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Monday, November 09, 2009 

Halloween Industry Pioneer? You Decide...


Unfortunately, this is a quote I have both coined and experienced firsthand. I would also offer that the key to success - in one's own lifetime, anyway - is to be JUST ENOUGH ahead of everything; say, 6 months to a year out. Certainly no more than 5 years out.

This Halloween season, I had a bittersweet experience while shopping for some craft tools at Joanne Fabrics (is it wrong to admit I dig arts & crafts stores? I've certainly made some nice coin, courtesy of that industry). While at the store, I noticed a pumpkin carving product from Pumpkin Masters that "borrowed" (i.e., stole) a concept I pioneered with X-Acto with my "Halloween Carving Kit" years ago: Self adhesive sheets for the pumpkin templates.

Granted, Halloween truly is "knockoff city." Most of the craptastic products are made in China, they come & go within a year or two, and it's extremely difficult - if not impossible - to police your proprietary goodies. It takes months to develop a lot of the stuff, get the prototypes overseas, manufacture it, etc. And then it takes 3 months "on the water" to get from China to US ports. The fight is usually won or lost by the time the fall season hits. Fact is, if you ever want to learn the real-world difference between copyrights and trademarks - and which one has more teeth in a US court of law - I invite you to enter the Halloween industry.

For the record, I'm pretty much out of the industry these days - I really could care less if I never carved another pumpkin as long as I lived. I do, however, do a select few for my own purposes as gifts to companies or people I want to start a dialogue with and/or reward. But that's another story - here's the rest of this one.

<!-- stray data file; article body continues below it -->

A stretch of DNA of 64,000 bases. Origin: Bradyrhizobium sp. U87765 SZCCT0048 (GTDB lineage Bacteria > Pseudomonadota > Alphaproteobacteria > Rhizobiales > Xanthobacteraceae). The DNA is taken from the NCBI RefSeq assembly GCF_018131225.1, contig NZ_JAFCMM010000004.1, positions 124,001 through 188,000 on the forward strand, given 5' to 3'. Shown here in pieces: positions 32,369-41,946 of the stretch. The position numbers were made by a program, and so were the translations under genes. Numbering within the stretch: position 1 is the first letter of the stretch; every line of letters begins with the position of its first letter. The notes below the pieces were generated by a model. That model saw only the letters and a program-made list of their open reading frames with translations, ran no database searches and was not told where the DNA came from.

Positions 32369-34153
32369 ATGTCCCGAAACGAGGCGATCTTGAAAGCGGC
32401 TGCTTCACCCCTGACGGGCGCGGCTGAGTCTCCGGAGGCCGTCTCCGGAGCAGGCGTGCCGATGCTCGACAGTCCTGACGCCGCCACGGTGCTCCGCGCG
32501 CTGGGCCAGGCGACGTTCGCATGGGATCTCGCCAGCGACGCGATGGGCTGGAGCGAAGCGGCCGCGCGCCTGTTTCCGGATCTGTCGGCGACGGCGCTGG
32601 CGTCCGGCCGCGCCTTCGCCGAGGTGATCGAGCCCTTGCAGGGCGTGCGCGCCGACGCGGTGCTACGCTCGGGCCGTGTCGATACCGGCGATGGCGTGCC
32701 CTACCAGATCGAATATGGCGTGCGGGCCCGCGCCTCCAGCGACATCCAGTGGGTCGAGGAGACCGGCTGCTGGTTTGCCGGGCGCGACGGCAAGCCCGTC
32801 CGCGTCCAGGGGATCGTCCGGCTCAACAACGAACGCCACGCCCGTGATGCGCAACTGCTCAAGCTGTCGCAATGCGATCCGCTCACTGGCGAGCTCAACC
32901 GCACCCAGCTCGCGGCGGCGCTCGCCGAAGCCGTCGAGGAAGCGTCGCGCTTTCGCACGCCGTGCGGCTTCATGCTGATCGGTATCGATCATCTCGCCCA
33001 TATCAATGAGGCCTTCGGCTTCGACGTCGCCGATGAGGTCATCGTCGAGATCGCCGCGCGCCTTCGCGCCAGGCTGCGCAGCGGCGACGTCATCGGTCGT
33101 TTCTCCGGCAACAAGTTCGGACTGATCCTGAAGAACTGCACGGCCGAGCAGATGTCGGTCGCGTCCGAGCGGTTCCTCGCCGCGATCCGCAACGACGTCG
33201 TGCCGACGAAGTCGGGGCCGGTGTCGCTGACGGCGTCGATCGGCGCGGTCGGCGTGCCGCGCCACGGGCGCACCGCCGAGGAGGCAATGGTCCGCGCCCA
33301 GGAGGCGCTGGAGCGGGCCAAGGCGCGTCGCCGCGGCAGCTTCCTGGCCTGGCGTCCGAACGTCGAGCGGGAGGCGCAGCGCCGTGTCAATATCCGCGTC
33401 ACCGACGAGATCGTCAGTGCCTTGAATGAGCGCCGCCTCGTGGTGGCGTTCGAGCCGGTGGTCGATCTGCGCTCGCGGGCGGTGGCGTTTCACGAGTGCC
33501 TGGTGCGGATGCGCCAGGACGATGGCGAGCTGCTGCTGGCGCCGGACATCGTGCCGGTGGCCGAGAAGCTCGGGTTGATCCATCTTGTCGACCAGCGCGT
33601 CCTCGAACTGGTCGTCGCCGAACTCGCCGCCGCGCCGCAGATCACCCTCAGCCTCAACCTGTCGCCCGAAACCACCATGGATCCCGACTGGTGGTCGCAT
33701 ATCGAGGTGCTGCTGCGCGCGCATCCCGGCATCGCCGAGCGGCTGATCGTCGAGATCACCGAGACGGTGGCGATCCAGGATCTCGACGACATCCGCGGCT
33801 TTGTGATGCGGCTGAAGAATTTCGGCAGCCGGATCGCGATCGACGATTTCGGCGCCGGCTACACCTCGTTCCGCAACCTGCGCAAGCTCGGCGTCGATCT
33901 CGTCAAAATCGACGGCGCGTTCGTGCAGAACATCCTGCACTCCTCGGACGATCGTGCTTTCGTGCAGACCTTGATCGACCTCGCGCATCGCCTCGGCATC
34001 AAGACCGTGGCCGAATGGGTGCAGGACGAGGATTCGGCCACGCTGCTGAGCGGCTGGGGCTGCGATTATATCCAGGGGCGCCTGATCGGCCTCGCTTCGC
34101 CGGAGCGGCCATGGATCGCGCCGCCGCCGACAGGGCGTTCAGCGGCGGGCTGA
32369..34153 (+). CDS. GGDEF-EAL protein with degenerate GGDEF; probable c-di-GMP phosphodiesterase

THE WHOLE REASON I DEVELOPED my pumpkin carving kit for X-Acto was pretty much as a response to the shitty shitty pumpkin carving kits on the market at the time. These Pumpkin Master kits not only featured AWFUL, flimsy saw blade tools that broke if you breathed on them the wrong way; they also had a STOOPID technique where they wanted you or a kid (with an attention span of a gnat) to punch a boatload of holes around the image on their templates (patterns) to outline the design. Right. It took forever before you could even start to carve the image - totally lame.

I had been doing carving demos at Chicago's Navy Pier for about a month, and quickly figured out that trying to accommodate hundreds of kids with any sort of urgency was not going to go well with the Pumpkin Masters method. Instead, I created my own templates, featuring adapted art for everything from Elvis, Marilyn Monroe, "The Scream," sports logos, aliens, etc. From there, I used some spray adhesive to slap the templates on the pumpkins, and they were ready to rock. FYI, I also never saw anyone else do this: I used a door-handle circular saw-tooth bit to clean out the insides of the pumpkins.

From there, I thought the same idea would work without the spray, only we'd use self-adhesive, peeloff sheets on the templates. And it did work, and that's what X-Acto did for my kit.